Every aspect of Budget under scrutiny: Ahern

Every aspect of Budget under scrutiny: Ahern

Justice Minister Dermot Ahern today warned every aspect of Government spending was being examined as the Cabinet prepared for a special pre-Budget meeting.

Ministers were expected to discuss the scale of the multi-billion euro savings needed at the Farmleigh gathering amid speculation it could be as much as double the initial €3bn estimate.

As Fianna Fáil reeled from another disappointing opinion poll, Mr Ahern said it was a matter of putting the country before the party.

“Of course it’s going to be tough and difficult for people and for us all,” Mr Ahern said. “But ultimately we have to ensure that whatever we do is fair and is seen to be fair, because sometimes you make decisions in one area that has implications in another area.

“Everything is on the table. That’s basically it. There’s nothing ruled out.”

The four-year budgetary road map, due to be published in mid-November, will also be discussed by ministers who will gather again tomorrow for a day-long meeting.

The Dáil will not sit until Wednesday due to the Bank Holiday weekend.

The meeting comes a day after a new poll in The Sunday Business Post put support for the senior coalition party at just 18%, compared to 32% for Fine Gael and 27% for Labour.

Children’s Minister Barry Andrews warned last night that the public should expect painful decisions.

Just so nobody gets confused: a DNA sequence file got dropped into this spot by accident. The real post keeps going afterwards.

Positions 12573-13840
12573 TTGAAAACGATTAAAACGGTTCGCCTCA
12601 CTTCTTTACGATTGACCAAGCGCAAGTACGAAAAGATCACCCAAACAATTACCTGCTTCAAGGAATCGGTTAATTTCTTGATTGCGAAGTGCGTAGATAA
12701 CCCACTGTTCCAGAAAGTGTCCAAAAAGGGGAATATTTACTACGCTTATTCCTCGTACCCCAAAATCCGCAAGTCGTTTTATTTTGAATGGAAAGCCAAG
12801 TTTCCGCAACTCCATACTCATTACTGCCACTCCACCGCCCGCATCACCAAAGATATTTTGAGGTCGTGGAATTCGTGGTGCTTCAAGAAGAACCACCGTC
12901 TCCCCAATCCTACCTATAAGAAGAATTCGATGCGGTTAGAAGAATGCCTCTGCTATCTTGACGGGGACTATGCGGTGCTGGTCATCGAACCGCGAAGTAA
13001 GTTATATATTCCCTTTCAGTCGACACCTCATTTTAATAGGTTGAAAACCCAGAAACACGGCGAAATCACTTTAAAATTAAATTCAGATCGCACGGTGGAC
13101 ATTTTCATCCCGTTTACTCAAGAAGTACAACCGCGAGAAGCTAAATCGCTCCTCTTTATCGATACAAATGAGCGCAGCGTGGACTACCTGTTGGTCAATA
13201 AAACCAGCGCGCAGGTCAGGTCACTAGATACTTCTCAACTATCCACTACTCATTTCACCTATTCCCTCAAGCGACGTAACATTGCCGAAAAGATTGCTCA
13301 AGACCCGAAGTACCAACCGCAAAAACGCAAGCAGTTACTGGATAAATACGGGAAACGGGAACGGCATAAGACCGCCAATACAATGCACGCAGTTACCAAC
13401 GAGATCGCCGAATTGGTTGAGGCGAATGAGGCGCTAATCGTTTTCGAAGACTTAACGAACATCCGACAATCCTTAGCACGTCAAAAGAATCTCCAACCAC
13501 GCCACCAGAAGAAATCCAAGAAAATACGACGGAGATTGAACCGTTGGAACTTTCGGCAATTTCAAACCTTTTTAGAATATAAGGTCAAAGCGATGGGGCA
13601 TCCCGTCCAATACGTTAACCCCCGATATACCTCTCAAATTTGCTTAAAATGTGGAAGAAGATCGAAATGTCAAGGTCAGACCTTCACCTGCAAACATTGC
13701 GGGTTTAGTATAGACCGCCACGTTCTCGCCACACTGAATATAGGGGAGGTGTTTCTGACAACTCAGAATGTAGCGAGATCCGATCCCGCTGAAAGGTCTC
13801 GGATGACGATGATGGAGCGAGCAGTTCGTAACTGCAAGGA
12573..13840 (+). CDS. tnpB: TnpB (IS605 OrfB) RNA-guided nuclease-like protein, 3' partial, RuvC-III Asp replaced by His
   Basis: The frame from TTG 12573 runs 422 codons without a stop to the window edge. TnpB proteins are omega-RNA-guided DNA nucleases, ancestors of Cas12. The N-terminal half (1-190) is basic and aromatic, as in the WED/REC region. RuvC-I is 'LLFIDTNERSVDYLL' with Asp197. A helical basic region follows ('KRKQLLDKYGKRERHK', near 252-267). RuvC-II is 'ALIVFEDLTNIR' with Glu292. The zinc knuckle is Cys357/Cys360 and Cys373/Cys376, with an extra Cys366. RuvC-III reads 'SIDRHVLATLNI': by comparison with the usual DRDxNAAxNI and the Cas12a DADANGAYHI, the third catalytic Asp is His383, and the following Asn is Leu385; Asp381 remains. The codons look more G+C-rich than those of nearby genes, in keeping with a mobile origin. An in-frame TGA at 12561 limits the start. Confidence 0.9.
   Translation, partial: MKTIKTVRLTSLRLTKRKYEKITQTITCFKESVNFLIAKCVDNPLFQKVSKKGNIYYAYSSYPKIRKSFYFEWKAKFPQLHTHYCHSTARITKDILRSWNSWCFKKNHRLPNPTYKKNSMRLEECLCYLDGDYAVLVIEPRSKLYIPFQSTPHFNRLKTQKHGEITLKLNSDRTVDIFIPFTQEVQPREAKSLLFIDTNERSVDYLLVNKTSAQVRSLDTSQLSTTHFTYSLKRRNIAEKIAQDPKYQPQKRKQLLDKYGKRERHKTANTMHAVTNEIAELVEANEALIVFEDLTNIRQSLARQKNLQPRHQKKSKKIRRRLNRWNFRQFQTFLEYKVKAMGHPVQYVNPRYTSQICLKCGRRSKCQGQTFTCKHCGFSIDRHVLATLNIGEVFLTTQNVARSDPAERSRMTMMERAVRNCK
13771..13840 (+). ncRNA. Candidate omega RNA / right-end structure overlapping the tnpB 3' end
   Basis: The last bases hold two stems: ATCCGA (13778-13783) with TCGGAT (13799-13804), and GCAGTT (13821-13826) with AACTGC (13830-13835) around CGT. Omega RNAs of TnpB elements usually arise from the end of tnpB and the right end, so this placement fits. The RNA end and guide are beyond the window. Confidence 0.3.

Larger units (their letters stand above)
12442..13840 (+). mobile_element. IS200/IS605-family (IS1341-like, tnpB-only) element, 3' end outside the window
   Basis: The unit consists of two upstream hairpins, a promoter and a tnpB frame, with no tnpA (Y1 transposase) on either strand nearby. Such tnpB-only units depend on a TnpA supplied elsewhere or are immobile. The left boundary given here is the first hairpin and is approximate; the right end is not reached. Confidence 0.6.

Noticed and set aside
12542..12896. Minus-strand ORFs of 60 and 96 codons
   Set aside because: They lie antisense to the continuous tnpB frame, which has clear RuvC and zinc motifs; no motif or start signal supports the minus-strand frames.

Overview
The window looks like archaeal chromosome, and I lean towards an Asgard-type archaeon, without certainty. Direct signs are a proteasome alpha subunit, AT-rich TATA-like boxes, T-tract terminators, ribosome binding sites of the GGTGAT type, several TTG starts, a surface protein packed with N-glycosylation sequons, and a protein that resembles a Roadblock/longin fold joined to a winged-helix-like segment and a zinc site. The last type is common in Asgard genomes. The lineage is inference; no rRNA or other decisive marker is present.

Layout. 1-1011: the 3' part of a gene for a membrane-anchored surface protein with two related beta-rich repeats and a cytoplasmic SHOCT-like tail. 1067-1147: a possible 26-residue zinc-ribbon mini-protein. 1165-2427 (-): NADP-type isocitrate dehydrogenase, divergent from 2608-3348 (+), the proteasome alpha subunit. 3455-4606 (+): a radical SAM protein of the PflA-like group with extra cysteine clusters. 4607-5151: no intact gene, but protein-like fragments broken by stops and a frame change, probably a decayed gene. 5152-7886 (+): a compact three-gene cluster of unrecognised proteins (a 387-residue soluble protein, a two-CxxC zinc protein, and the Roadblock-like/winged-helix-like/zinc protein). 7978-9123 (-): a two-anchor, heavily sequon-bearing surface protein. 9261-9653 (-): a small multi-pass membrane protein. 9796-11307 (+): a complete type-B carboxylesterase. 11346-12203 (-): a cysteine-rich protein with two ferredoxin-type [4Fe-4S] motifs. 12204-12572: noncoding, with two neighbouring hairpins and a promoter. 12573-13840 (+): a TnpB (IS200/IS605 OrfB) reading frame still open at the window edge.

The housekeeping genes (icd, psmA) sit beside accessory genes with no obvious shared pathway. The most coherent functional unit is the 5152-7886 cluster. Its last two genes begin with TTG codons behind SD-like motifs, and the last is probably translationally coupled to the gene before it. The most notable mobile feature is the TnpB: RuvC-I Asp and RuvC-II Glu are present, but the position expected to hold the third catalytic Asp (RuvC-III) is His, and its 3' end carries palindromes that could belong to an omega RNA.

“It’s going to be painful for people in receipt of welfare, it may have a detrimental effect on some of our educational provisions,” Mr Andrews told RTE’s The Week In Politics programme.

Speculation has been focused on the scale of the adjustment with claims from Fine Gael that the Department of Finance wanted a seven billion euro package of savings.

The Government stressed nothing had been decided yet.

The Economic and Social Research Institute, which advises the Government, suggested a four billion euro adjustment.

The prospect of cross-party support on the budget cuts was shattered last week after a meeting between Taoiseach Brian Cowen and the leaders of Fine Gael and Labour failed to reach consensus.

Opposition finance spokesmen will continue to be briefed by the Department of Finance to allow them come up with their own four-year budgetary strategies.

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